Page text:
Involvement by the Institute's planning and facilities officials and the chairman of the chemistry department were important to the partnering process. Portions of the laboratory had to be vacated for short periods of time. It was important that the department chairman participate, along with the occupants and relevant contractors, in decisions on the room-by-room work schedule. When necessary, the work sequence was adapted to accommodate researchers.

There were numerous meetings before the renovation began. This was both cost-effective and invaluable to good working relationships throughout the project. It was, the client estimates, successfully completed almost $250,000 under budget, even though the owner was able to add scope to the project within the initial budget and time agreements.

Because partnering relies, more than anything else, on the use of common sense and a commitment to working together, communication among all interested parties is enhanced, resulting in significant savings in costs associated with labor time spent waiting for answers or materials that required lead-time scheduling. Shop drawing reviews were handled on a priority basis and, when appropriate, discussed at joint meetings.

Also, claims and litigation were avoided. Too often, owners, designers, contractors and subcontractors wind up in disagreements that can turn what should be a cooperative venture into a nightmare. Sadly, parties end up entangled in lawsuits, rather than celebrating the outcome of their hard work. By emphasizing the milestones as critical to all participants, disputes were handled expeditiously and with greater good faith effort by all parties.

An interesting sidelight of the Rensselaer project was the high level of confidence established between the college researchers and the contractors. This was accomplished by achieving early milestones in a professional manner and keeping the building at a comfortable temperature and air flow range.

Subcontractors also find partnering effective. William Tougher of Tougher Industries, the mechanical subcontractor on the Cogswell project, hailed “the trust that was developed among everyone involved.”

Tougher reviewed with the owner, architect and construction manager the exact pros and cons of different pieces of equipment and different engineering designs. “We discussed openly and decided as a team, knowing what the cost impact would be to all involved. In the end, it's nice to know that you were a partner in the overall success of the project, that you contributed and that you are recognized for your effort,” Mr. Tougher explained.

Partnering is a process that continues throughout a project. The effectiveness of the process is reviewed and evaluated periodically by all participants-not just the contractor or owner. Evaluation can be in periodic written form, through regular meetings of the key players and periodic executive meetings.

Above all, partnering helped maintain the important milestones in the Rensselaer project, despite some obstacles, any of which might otherwise have derailed it. For example, the MLB construction manager suffered a heart attack, Rensselaer's contract manager passed away and a mechanical trades strike of 11 weeks occurred at the height of the renovation during the summer months.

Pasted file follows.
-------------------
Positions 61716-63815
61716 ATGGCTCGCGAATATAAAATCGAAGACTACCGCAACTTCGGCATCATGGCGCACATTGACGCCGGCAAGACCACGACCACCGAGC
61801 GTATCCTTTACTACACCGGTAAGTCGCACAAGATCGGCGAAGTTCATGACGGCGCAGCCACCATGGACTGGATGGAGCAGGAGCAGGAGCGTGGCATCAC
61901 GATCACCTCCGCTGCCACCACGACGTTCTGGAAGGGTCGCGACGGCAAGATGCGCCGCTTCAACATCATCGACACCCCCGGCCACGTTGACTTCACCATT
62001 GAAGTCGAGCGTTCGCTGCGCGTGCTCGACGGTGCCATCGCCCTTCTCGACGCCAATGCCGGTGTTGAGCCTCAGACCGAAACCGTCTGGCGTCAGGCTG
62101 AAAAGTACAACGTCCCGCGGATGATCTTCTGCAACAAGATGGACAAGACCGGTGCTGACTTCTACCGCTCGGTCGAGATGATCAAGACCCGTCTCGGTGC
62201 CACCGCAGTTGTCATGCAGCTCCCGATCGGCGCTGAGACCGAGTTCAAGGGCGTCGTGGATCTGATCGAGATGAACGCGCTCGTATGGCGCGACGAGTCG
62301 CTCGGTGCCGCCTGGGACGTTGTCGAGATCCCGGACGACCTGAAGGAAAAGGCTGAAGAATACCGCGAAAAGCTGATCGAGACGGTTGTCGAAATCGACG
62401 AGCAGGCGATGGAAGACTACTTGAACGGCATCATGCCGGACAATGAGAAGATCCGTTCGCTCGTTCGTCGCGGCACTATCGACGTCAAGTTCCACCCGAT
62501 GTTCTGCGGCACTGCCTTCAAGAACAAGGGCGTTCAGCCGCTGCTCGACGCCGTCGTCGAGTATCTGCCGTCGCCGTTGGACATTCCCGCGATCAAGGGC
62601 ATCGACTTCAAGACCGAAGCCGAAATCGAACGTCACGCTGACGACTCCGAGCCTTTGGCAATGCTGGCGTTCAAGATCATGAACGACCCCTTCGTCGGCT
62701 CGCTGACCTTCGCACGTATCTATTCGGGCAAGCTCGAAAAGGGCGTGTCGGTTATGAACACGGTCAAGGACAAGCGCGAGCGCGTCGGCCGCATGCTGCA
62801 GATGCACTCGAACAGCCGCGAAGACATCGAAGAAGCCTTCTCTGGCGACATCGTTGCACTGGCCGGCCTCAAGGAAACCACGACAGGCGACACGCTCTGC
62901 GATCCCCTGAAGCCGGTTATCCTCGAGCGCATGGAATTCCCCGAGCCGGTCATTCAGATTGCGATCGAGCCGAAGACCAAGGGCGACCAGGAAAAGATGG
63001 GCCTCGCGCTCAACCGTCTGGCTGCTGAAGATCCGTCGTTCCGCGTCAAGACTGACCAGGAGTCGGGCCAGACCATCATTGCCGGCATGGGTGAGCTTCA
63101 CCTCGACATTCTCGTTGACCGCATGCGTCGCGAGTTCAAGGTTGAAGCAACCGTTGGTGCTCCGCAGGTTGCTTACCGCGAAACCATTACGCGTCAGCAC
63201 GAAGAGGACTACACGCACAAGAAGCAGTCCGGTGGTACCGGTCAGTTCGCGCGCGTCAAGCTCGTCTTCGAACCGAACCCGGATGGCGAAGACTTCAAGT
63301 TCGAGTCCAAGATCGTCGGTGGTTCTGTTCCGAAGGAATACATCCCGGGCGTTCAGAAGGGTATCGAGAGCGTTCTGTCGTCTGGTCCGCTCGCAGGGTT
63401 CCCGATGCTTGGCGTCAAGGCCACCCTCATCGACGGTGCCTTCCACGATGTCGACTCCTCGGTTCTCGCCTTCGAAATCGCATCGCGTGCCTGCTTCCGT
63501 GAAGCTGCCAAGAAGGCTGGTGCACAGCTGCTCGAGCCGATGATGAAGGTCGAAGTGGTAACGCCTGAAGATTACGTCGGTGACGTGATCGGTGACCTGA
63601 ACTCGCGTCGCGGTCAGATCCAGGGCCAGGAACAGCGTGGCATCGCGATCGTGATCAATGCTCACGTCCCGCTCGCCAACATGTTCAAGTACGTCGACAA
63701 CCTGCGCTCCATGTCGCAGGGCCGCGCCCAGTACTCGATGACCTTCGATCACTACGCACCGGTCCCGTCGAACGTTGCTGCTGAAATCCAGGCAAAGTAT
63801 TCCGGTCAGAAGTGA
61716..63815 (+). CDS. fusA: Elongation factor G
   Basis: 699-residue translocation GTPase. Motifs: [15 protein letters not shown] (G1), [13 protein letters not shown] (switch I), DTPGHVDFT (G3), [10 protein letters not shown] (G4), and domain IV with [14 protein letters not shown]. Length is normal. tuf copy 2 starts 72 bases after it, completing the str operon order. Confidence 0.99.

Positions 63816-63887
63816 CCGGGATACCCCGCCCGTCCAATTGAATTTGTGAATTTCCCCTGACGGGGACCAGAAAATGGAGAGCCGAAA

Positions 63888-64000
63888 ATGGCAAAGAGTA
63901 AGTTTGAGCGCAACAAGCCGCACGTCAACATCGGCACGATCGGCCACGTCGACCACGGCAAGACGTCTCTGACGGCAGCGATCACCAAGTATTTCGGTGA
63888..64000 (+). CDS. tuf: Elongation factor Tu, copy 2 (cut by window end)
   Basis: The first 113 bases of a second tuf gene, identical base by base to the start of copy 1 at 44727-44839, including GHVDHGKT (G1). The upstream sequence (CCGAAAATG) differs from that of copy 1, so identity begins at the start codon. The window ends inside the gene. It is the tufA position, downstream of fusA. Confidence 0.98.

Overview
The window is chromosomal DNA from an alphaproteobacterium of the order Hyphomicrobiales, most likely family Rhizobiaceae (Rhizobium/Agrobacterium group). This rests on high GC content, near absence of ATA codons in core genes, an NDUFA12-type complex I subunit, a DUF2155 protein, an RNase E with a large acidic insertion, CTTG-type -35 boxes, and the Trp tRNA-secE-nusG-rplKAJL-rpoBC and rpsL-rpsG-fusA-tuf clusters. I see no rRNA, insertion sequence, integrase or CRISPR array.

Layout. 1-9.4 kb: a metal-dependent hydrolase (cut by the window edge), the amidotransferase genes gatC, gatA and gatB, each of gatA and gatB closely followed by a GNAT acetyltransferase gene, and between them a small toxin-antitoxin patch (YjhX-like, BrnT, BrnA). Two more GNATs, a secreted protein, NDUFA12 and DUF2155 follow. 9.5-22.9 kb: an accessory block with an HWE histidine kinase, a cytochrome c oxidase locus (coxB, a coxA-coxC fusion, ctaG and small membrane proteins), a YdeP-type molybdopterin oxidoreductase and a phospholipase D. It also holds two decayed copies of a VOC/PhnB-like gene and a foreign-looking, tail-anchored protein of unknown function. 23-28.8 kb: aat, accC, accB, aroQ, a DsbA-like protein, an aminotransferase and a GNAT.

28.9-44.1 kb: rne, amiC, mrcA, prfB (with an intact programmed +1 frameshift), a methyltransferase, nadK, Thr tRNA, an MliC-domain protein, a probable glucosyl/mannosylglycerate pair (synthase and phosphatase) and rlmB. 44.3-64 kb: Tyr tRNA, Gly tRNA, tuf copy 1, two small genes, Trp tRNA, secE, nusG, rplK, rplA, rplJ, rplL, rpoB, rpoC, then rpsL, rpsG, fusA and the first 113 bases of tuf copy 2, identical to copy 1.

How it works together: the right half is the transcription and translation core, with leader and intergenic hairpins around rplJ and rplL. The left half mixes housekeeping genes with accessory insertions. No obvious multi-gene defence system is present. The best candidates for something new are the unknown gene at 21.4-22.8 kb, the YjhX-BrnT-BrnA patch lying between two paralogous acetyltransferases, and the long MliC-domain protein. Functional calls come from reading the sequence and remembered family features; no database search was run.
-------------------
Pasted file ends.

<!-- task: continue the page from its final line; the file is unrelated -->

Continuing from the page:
With the construction industry facing formidable challenges in the 1990s, partnering should be an important concept. While it may be appropriate for all projects, those with special needs are particularly well suited for partnering.

As more owners realize partnering benefits-earlier starts, flexibility, greater involvement, ability to shape work to unique needs-they will insist on its use.

As more constructors appreciate the opportunities from teamwork, reduced risk, ability to maintain a mix of negotiated and lump-sum work and related benefits, they will encourage the concept. Their participation up-front with the designer and owner to solve construction problems saves everyone involved time and money.

As architects and all other parties acknowledge the positive aspects of shared goals and objectives, commitment of principals and improved allocation of resources inherent in partnering, the industry will be better served.

Partnering has been proven successful in major projects. However, its application for medium-sized jobs—such as Rensselaer's chemistry labs-demonstrates its potential for enhancing the entire construction industry in the coming years.

For the economically uncertain, quality-conscious 1990s, partnering is a concept whose time has come.

Note: This article is a modification of one originally written with Oliver S. Holmes, P.E., associate director of facilities planning and design for Rensselaer Polytechnic Institute, Troy, New York; and Oliver Egleston, A.I.A., a principal in the Boston architectural firm of Shepley, Bulfinch, Richardson and Abbott. ❑

PMNETwork • September 1994